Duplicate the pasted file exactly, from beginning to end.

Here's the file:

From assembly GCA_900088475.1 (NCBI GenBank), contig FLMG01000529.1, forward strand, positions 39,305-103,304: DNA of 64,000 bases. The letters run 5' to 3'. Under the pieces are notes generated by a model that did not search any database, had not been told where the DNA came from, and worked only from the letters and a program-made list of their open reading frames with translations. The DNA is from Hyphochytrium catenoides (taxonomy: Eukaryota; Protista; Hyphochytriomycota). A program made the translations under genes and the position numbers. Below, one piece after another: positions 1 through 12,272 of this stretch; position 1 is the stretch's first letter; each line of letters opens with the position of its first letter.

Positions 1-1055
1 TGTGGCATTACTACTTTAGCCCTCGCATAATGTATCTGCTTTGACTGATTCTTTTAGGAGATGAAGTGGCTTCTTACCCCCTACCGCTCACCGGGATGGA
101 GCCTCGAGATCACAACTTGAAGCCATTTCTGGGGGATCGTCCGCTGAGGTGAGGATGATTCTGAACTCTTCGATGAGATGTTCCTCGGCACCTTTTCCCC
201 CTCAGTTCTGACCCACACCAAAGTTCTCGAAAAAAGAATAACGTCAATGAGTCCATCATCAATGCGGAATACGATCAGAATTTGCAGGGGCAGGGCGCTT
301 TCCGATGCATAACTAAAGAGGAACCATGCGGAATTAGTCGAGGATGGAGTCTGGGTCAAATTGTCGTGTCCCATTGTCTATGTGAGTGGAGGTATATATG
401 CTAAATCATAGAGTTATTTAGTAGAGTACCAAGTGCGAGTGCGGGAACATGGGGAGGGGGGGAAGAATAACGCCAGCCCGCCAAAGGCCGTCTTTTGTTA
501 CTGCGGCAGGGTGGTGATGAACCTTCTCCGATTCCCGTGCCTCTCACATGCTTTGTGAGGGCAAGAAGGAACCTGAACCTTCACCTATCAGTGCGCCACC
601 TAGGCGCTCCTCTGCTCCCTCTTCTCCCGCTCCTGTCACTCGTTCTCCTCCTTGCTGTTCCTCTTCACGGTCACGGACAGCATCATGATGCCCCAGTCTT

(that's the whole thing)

From assembly GCA_900088475.1 (NCBI GenBank), contig FLMG01000529.1, forward strand, positions 39,305-103,304: DNA of 64,000 bases. The letters run 5' to 3'. Under the pieces are notes generated by a model that did not search any database, had not been told where the DNA came from, and worked only from the letters and a program-made list of their open reading frames with translations. The DNA is from Hyphochytrium catenoides (taxonomy: Eukaryota; Protista; Hyphochytriomycota). A program made the translations under genes and the position numbers. Below, one piece after another: positions 1 through 12,272 of this stretch; position 1 is the stretch's first letter; each line of letters opens with the position of its first letter.

Positions 1-1055
1 TGTGGCATTACTACTTTAGCCCTCGCATAATGTATCTGCTTTGACTGATTCTTTTAGGAGATGAAGTGGCTTCTTACCCCCTACCGCTCACCGGGATGGA
101 GCCTCGAGATCACAACTTGAAGCCATTTCTGGGGGATCGTCCGCTGAGGTGAGGATGATTCTGAACTCTTCGATGAGATGTTCCTCGGCACCTTTTCCCC
201 CTCAGTTCTGACCCACACCAAAGTTCTCGAAAAAAGAATAACGTCAATGAGTCCATCATCAATGCGGAATACGATCAGAATTTGCAGGGGCAGGGCGCTT
301 TCCGATGCATAACTAAAGAGGAACCATGCGGAATTAGTCGAGGATGGAGTCTGGGTCAAATTGTCGTGTCCCATTGTCTATGTGAGTGGAGGTATATATG
401 CTAAATCATAGAGTTATTTAGTAGAGTACCAAGTGCGAGTGCGGGAACATGGGGAGGGGGGGAAGAATAACGCCAGCCCGCCAAAGGCCGTCTTTTGTTA
501 CTGCGGCAGGGTGGTGATGAACCTTCTCCGATTCCCGTGCCTCTCACATGCTTTGTGAGGGCAAGAAGGAACCTGAACCTTCACCTATCAGTGCGCCACC
601 TAGGCGCTCCTCTGCTCCCTCTTCTCCCGCTCCTGTCACTCGTTCTCCTCCTTGCTGTTCCTCTTCACGGTCACGGACAGCATCATGATGCCCCAGTCTT